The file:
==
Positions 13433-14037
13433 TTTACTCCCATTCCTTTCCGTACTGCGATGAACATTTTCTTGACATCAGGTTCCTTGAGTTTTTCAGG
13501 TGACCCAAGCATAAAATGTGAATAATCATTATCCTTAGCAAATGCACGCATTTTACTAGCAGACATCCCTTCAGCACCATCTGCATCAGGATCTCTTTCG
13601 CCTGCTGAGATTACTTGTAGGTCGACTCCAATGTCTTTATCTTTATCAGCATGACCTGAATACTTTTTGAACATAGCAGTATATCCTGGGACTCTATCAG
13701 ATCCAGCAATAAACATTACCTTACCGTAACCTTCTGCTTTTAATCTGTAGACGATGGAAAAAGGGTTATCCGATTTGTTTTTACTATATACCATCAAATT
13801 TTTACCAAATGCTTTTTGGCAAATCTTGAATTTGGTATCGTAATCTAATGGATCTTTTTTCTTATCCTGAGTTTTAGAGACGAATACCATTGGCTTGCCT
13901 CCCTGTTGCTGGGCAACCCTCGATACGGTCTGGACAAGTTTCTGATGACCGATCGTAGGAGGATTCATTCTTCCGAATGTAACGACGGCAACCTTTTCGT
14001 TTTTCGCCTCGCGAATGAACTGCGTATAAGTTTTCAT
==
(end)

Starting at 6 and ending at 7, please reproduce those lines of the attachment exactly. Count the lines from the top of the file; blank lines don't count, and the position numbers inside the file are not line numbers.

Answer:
13801 TTTACCAAATGCTTTTTGGCAAATCTTGAATTTGGTATCGTAATCTAATGGATCTTTTTTCTTATCCTGAGTTTTAGAGACGAATACCATTGGCTTGCCT
13901 CCCTGTTGCTGGGCAACCCTCGATACGGTCTGGACAAGTTTCTGATGACCGATCGTAGGAGGATTCATTCTTCCGAATGTAACGACGGCAACCTTTTCGT